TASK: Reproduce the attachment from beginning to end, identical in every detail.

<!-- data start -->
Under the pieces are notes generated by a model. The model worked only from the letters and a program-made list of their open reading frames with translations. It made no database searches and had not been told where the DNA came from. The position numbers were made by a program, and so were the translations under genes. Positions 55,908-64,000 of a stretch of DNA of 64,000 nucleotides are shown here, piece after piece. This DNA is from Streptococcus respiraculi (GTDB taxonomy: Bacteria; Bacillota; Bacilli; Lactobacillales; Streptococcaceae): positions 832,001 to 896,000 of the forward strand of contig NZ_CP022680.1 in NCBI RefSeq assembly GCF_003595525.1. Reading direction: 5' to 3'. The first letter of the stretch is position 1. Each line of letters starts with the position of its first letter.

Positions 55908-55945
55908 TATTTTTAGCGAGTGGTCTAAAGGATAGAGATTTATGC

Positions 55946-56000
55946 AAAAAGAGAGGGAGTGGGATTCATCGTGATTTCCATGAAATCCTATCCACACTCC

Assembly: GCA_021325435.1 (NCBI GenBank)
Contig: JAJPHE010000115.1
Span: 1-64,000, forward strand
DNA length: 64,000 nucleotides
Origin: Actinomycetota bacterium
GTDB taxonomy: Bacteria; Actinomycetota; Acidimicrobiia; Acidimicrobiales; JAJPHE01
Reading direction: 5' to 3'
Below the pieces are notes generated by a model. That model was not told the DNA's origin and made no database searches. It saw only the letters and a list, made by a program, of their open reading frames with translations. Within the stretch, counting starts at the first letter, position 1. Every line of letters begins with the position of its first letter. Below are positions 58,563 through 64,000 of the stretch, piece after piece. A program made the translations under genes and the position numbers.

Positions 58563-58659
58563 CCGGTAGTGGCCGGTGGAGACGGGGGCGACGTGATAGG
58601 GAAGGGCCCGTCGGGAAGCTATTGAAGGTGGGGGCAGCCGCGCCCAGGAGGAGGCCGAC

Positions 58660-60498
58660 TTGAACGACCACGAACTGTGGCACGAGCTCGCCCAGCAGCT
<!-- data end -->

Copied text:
Under the pieces are notes generated by a model. The model worked only from the letters and a program-made list of their open reading frames with translations. It made no database searches and had not been told where the DNA came from. The position numbers were made by a program, and so were the translations under genes. Positions 55,908-64,000 of a stretch of DNA of 64,000 nucleotides are shown here, piece after piece. This DNA is from Streptococcus respiraculi (GTDB taxonomy: Bacteria; Bacillota; Bacilli; Lactobacillales; Streptococcaceae): positions 832,001 to 896,000 of the forward strand of contig NZ_CP022680.1 in NCBI RefSeq assembly GCF_003595525.1. Reading direction: 5' to 3'. The first letter of the stretch is position 1. Each line of letters starts with the position of its first letter.

Positions 55908-55945
55908 TATTTTTAGCGAGTGGTCTAAAGGATAGAGATTTATGC

Positions 55946-56000
55946 AAAAAGAGAGGGAGTGGGATTCATCGTGATTTCCATGAAATCCTATCCACACTCC

Assembly: GCA_021325435.1 (NCBI GenBank)
Contig: JAJPHE010000115.1
Span: 1-64,000, forward strand
DNA length: 64,000 nucleotides
Origin: Actinomycetota bacterium
GTDB taxonomy: Bacteria; Actinomycetota; Acidimicrobiia; Acidimicrobiales; JAJPHE01
Reading direction: 5' to 3'
Below the pieces are notes generated by a model. That model was not told the DNA's origin and made no database searches. It saw only the letters and a list, made by a program, of their open reading frames with translations. Within the stretch, counting starts at the first letter, position 1. Every line of letters begins with the position of its first letter. Below are positions 58,563 through 64,000 of the stretch, piece after piece. A program made the translations under genes and the position numbers.

Positions 58563-58659
58563 CCGGTAGTGGCCGGTGGAGACGGGGGCGACGTGATAGG
58601 GAAGGGCCCGTCGGGAAGCTATTGAAGGTGGGGGCAGCCGCGCCCAGGAGGAGGCCGAC

Positions 58660-60498
58660 TTGAACGACCACGAACTGTGGCACGAGCTCGCCCAGCAGCT